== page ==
On a quick scan, it reads like a crushing blow to Irish pride. Look again and it becomes clear that his eminence penned the diatribe while somewhat dazed and confused.
Take one example : he questions Clive Woodward's decision to pick Nick Duncombe - then in the same breath concedes that Woodward's "predilection for chucking in callow youth" uncovered the glittering diamond that is Jonny Wilkinson.
But getting back to the real irritant in his life. Those pesky Irish. They - the IRFU - have pots of money, he says, but refuse to build a new stadium.
For one thing, the IRFU have not been idle in this regard as anyone remotely acquainted with the Sports Campus Ireland controversy here will be aware. In the meantime, we're happy enough, thanks, with the unique spirit of Lansdowne Road which is sadly absent from other more sophisticated venues.
Furthermore, he berates the IRFU for not spending much money knocking on the doors of housing estates and disadvantaged areas in order to break Irish rugby out of its relentlessly middle-class confines (Limerick excepted).. So we must assume then that his Irish colleagues never told him about the Tallaght Strategy launched by our Minster for Sport two years ago as a pilot scheme for non-traditional rugby- playing areas. I'm not sure either that Limerick will thank him for characterising it as a unique pottage of housing estates and disadvantaged areas.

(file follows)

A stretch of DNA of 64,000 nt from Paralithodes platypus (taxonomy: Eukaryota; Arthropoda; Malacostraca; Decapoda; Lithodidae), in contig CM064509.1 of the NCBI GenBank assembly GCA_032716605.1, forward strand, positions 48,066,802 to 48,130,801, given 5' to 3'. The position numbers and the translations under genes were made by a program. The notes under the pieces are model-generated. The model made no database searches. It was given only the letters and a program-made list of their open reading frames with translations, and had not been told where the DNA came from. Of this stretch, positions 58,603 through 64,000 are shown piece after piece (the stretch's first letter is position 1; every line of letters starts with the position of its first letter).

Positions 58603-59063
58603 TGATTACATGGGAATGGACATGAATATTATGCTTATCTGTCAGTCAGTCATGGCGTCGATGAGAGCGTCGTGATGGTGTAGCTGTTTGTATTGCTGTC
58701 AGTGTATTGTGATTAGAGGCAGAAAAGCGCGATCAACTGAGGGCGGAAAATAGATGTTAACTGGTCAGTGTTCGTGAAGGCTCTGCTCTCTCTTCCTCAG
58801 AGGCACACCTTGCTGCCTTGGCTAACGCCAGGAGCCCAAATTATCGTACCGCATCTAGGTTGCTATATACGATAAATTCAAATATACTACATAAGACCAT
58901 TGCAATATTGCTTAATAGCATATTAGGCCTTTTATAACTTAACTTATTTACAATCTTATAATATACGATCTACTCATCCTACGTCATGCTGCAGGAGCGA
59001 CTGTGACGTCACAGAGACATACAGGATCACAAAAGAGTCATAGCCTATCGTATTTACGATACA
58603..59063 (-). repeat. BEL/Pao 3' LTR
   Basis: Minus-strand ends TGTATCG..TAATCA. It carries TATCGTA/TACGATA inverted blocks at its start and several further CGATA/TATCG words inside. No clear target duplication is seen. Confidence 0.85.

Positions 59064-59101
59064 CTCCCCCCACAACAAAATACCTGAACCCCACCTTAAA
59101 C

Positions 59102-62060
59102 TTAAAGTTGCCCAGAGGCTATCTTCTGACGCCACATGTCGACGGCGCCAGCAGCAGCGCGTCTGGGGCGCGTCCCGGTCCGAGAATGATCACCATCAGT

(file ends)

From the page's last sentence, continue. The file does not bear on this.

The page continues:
To more immediate matters and the forthcoming game against England. He claims that there is nowhere on the field "where Irish dominance is guaranteed" - then talks of how Humphreys has injected pace into the Irish game; how the midfield of O'Driscoll and Maggs is a threat even to the relentless thump of England's outstanding defence, and that we have two class players in Eric Miller and Simon Easterby. Two class players, mind you, out of a trio - plus Peter Stringer - all earlier dismissed as strictly non sensational.
The same Peter Stringer, by the way, who is on Dean Richards' shopping list for next season and just one element of a mix that Mr Jones finally admits (but lost in his third last paragraph, mark you) is enough to suggest that England will be tested .
So where, you have to ask, is the writer coming from - apart from being a Welsh man?
Could it have something to do with Graham Henry's removal as Welsh coach (Stephen Jones laments the departure of the Wales coach, page 16, same paper), and Ireland's part in that process?.
He cannot conceal his disgust over Ireland's scoring 50 points against - wait for it - 15 men in red jerseys (let's not call them the Welsh team).
Unworthy and deeply hurtful as that remark was, it set the tone for the mean-spirited article that followed and paved the way for his later comment that all the Irish players fit to be termed great have had to become so by playing for the Lions. So where does that leave players like Peter Clohessy and Simon Geoghegan who were deprived of that honour only through injury ?
And where does it all leave the chief rugby writer of the Sunday Times who - what with his festering resentment of all things Irish, plus the 15 men in red jerseys, not to mention the disrespectful Woodward fellow who upbraided him in Murrayfield - is fast running out of Six Nations teams to ridicule.
Watch out, Scotland, France and Italy - Captain Mannering is on the warpath.